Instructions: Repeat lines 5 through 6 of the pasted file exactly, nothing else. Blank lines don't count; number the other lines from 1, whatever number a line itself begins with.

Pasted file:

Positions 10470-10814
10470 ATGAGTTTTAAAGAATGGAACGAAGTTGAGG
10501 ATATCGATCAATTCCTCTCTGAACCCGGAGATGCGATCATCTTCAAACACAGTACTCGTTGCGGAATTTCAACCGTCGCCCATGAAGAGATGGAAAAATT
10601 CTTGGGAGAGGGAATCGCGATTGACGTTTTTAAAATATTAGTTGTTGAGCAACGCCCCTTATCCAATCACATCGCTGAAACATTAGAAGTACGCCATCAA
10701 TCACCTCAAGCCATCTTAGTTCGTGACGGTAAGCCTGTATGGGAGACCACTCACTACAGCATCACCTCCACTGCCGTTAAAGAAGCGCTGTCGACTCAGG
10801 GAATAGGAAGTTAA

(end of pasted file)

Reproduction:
10701 TCACCTCAAGCCATCTTAGTTCGTGACGGTAAGCCTGTATGGGAGACCACTCACTACAGCATCACCTCCACTGCCGTTAAAGAAGCGCTGTCGACTCAGG
10801 GAATAGGAAGTTAA